Morally and rationally, Wolfboy is correct. The problem is, we’re talking about drives here.

Sunday, 15 March 2015

Goodbye and thank you, Sir Terry Pratchett

I still own several Discworld books with the old “About the author” blurb that begins “Terry Pratchett was born in 1948 and is still not dead.” That sentence is now only half true. Because of the International Date Line, it was Friday the 13th here when I found out he had died. This seemed appropriate.

I met him three times, if thirty seconds in a book-signing queue counts as “meeting”. The first time, I was fifteen, and the signing was at my high school. I remember hurrying to get to the auditorium in time for his talk, and very nearly bumping into him in the corridor – a small man, egg-bald, with a neatly trimmed grey beard, and eyes that looked like he had had some bad news earlier that day. That last impression stands out in my memory because it was so unusual for me to notice anything like that when I was fifteen. (Even today, I’m not fantastic at facial expressions.)

And now I’m sitting here trying to pick one thing or a few things out of his immense body of work, and tell you how it impacted on me. This is difficult. Even doing it chronologically is proving to be a problem, because it goes so far back that I honestly don’t remember what the first Pratchett book I read was. I’m almost sure it was either Wyrd Sisters or Moving Pictures. I do remember reading Reaper Man when it was new out, and that was the one after Moving Pictures. And I can tell you that Pratchett got me out of the endless loop of Tolkien that I got stuck in for a bit there in my teenage – not that there’s anything wrong with being a Tolkien fan, needless to say, but it’s better to read more than one author. Pratchett showed me that fantasy doesn’t have to be about battles and kings and the fate of the world. Ordinary people’s stories are worth reading too.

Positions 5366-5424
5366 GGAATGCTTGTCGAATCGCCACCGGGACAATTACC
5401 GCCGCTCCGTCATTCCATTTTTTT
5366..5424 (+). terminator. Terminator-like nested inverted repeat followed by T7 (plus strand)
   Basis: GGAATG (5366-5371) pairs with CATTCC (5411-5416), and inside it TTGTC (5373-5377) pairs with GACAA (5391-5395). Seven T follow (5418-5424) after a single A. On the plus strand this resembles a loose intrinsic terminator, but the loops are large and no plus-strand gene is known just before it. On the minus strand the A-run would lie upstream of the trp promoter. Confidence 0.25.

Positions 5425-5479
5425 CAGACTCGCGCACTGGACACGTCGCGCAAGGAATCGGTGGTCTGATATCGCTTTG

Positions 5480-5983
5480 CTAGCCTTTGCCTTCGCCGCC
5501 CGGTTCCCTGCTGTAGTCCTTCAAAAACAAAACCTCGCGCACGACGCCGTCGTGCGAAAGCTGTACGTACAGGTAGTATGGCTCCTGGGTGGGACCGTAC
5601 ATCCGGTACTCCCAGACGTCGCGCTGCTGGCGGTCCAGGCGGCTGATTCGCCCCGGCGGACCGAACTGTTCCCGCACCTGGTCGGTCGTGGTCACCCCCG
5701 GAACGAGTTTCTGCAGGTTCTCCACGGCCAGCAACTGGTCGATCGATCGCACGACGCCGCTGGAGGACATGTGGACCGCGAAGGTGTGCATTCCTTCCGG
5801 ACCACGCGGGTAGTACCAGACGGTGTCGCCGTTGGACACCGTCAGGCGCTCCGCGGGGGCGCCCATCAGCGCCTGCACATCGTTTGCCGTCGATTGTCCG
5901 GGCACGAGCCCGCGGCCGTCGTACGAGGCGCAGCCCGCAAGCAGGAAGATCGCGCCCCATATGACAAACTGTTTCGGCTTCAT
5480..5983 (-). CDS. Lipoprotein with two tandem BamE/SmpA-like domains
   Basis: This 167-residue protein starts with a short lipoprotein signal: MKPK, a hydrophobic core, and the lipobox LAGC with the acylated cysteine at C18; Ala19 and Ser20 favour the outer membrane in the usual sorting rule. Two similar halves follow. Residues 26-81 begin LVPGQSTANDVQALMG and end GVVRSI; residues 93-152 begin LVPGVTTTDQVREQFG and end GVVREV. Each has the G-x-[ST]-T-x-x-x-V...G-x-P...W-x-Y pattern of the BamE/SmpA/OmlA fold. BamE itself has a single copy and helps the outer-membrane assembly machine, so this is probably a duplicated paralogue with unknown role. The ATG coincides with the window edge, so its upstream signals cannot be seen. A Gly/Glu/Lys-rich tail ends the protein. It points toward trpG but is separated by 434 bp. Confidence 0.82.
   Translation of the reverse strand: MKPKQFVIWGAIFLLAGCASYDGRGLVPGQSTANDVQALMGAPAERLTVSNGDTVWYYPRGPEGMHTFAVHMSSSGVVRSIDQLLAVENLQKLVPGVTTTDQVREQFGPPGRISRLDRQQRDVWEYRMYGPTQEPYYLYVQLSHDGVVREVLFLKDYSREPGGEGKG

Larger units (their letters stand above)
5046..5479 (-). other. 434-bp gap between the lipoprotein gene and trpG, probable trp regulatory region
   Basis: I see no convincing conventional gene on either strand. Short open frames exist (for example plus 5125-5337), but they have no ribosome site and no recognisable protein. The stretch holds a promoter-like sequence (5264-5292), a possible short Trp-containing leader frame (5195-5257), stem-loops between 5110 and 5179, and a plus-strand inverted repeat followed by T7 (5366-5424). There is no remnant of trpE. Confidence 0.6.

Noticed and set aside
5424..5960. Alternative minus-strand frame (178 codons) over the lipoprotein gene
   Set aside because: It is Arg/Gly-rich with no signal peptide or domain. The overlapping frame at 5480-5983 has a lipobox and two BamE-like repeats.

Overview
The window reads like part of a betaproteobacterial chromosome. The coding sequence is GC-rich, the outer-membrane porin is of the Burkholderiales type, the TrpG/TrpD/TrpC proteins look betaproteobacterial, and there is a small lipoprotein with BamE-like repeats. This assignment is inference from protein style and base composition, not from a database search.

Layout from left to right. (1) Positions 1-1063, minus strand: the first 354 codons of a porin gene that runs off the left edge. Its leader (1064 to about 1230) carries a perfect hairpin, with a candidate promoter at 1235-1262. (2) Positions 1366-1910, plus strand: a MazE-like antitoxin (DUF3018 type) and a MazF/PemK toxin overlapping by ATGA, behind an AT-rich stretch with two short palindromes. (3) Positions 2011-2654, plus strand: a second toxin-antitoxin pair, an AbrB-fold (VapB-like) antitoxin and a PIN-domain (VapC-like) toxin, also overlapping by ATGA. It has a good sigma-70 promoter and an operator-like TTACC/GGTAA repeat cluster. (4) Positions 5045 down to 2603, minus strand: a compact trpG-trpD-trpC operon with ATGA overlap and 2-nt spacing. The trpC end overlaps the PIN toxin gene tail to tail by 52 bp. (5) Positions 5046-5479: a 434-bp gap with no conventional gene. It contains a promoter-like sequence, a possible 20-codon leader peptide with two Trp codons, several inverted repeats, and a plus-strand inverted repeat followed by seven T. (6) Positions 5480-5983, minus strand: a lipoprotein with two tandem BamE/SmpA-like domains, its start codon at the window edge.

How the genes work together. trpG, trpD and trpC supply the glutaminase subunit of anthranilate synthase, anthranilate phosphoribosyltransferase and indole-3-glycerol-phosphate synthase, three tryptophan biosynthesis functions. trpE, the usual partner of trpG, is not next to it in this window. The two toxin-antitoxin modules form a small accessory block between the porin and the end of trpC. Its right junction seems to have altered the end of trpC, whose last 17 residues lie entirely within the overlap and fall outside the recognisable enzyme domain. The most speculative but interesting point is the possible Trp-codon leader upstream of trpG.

There was darkness under Pratchett’s good humour. When Robin Williams died last year a lot of people pointed out that comics tend to have honed their craft battling inner demons. Williams’ familiar demon was sadness; Pratchett’s, according to Neil Gaiman who knew him for nearly half his life, was anger. It’s no coincidence that his two most complex and fully realized protagonists, Granny Weatherwax and Commander Samuel Vimes, both wrestle perpetually to control pent-up inner fountains of rage. Rage at what? For their author, rage at the unfairness of the world; rage at how stupid people can be. I don’t mean the sneering “Why do I have to put up with you peasants?” kind of anger at stupidity – I mean that Pratchett saw how officialdom and pomposity and cant and petty-mindedness get people hurt. And he could never quite shrug it off with an “Oh well, life’s not fair, that’s how it is.” Pratchett always cared what happened to people. He stood for practicality and hard work like Kipling, and for social justice like Dickens.

But perhaps because he lived with darkness, Pratchett also learned to embrace it. He made Death a sympathetic character, “not cruel, just terribly good at his job” (and how those words sting just now!): calm, friendly, professional, fond of little pleasures like good food and the company of cats, but perpetually bemused by the foibles of humanity. I don’t have figures on how much that one creative choice has helped people cope with the inevitable end of life. Apparently elderly readers used to write to him, hoping he’d got Death right. Other fantasy franchises seem to be adopting the idea, at least partly. Much of Supernatural is blatantly pinched from Pratchett, though their Death character is slightly sterner and quicker on the uptake. Harry Potter may not have a personified Death, but Rowling’s treatment of it – calm, courageous acceptance – has a distinctly Pratchettian feel.